Medicaid, the federal-state entitlement for the poor, now provides health insurance to more than one in four Americans. Enrollments surged after the Affordable Care Act (ACA) was implemented, declined in 2018 and 2019, then jumped during the pandemic by about a third, or more than 23 million people. The reason for the surge was not increased poverty leading to new enrollments but rather a statutory ban on states’ use of Medicaid’s redetermination process to remove ineligible recipients. That ban has now been lifted, but advocacy groups worry that some people might lose government coverage and be forced to reapply or get private insurance; they worry less about how the government is spending tens of billions on ineligible beneficiaries.
Congress’s March 2020 Covid relief package—the Families First Coronavirus Response Act—temporarily raised the federal government’s share of total Medicaid costs by 6.2 percent but prohibited states that accepted the extra federal money from redetermining Medicaid eligibility and removing ineligible people from the rolls until the public-health emergency ended. Unsurprisingly, states took the extra cash, and enrollment swelled due to the continuous-enrollment requirement.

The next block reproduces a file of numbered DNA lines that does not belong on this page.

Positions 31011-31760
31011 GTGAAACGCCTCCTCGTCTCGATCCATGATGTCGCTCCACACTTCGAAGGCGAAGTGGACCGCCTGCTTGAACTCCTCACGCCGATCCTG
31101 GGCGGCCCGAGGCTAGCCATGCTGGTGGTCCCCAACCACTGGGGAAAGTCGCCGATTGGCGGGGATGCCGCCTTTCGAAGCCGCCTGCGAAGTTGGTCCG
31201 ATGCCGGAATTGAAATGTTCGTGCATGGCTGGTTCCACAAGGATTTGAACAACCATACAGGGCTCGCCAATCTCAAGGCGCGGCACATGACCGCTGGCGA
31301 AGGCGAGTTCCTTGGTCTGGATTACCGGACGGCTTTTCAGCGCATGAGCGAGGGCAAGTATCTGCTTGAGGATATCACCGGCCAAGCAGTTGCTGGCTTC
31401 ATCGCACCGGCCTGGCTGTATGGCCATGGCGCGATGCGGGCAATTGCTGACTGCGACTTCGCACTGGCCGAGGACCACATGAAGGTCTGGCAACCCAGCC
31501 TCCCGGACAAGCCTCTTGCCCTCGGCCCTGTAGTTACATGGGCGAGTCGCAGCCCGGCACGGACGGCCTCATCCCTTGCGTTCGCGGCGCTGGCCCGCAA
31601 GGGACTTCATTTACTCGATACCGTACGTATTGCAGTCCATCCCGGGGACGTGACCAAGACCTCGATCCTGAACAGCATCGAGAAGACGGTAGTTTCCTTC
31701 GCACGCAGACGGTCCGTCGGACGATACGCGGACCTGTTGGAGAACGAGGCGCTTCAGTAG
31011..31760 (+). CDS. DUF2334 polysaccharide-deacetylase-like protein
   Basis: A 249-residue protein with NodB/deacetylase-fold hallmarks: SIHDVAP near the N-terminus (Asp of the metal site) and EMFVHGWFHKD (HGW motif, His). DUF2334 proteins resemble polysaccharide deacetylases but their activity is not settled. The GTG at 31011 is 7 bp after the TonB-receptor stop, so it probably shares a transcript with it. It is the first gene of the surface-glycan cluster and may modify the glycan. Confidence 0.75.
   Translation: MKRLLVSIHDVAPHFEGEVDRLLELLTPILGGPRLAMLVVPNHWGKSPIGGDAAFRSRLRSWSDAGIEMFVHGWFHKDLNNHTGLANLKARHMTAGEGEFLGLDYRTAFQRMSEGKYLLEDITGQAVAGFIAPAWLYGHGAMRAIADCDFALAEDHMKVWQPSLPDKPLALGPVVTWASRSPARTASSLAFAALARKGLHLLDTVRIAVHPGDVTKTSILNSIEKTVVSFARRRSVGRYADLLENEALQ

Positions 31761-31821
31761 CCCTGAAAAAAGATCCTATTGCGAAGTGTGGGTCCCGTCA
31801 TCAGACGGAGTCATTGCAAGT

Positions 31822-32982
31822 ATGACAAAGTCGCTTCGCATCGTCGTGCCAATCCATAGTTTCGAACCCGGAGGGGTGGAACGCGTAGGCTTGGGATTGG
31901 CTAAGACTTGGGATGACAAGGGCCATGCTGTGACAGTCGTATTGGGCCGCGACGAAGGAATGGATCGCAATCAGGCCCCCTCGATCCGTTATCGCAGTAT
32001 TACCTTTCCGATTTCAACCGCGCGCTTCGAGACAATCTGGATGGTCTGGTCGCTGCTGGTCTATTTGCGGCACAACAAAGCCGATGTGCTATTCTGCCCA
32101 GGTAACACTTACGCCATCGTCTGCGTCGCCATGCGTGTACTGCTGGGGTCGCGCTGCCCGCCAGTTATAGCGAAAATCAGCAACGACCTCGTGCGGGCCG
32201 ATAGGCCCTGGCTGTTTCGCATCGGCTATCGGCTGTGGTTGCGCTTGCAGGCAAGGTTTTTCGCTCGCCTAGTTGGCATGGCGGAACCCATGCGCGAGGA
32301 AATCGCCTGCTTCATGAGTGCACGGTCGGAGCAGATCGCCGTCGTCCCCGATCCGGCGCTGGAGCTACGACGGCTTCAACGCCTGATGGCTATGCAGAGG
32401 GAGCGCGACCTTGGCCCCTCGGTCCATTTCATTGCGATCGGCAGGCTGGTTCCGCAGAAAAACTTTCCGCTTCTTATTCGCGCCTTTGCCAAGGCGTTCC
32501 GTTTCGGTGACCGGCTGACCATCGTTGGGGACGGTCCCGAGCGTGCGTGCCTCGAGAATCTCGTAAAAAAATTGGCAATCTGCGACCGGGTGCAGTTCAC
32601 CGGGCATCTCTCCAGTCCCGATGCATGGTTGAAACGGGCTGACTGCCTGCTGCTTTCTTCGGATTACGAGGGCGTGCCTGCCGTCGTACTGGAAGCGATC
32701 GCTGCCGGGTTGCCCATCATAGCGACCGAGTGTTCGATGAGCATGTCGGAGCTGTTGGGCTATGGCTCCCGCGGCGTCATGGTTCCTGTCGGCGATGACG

States normally conduct periodic redeterminations of Medicaid recipients’ eligibility to account for evolving circumstances such as new employment, changes in income, altered family status, moves out of state, and duplicate coverage. The government’s Medicaid and CHIP Payment and Access Commission found, for example, that 6 percent of Medicaid beneficiaries in the pre-pandemic years 2017–2019 were enrolled in multiple states. A survey of pre-pandemic Medicaid enrollees by the University of Chicago’s National Opinion Research Center (NORC) reported that 14 percent of respondents indicated more than one type of coverage. That figure has undoubtedly grown during the last three years as enrollees got new jobs and employer-provided insurance, acquired non-group coverage, or moved to another state, all while staying on the Medicaid rolls.
The three-year accumulation of ineligible Medicaid beneficiaries can now, finally, be ended. The Consolidated Appropriations Act of 2023, enacted at the end of last year, delinked the continuous-enrollment provision from the public-health emergency, ending the ban on redeterminations on March 31, 2023. States will have 14 months to complete the process. Five states—Arizona, Arkansas, Idaho, New Hampshire, and South Dakota—have already started. The enhanced federal spending percentage will continue but will phase out over the remainder of this year.
No one knows exactly how many people will lose Medicaid coverage once redeterminations start, but the number will be substantial: the Kaiser Family Foundation estimates 5.3 to 14.2 million individuals, the Department of Health and Human Services puts the figure at 15 million, and, most recently, the Urban Institute predicted 18 million. Whatever the ultimate number proves to be, the whole point of making eligibility determinations is to ensure that those receiving public benefits actually qualify for them. Multiple estimates make it clear that the majority of people who will be disenrolled are no longer eligible for the Medicaid welfare benefit.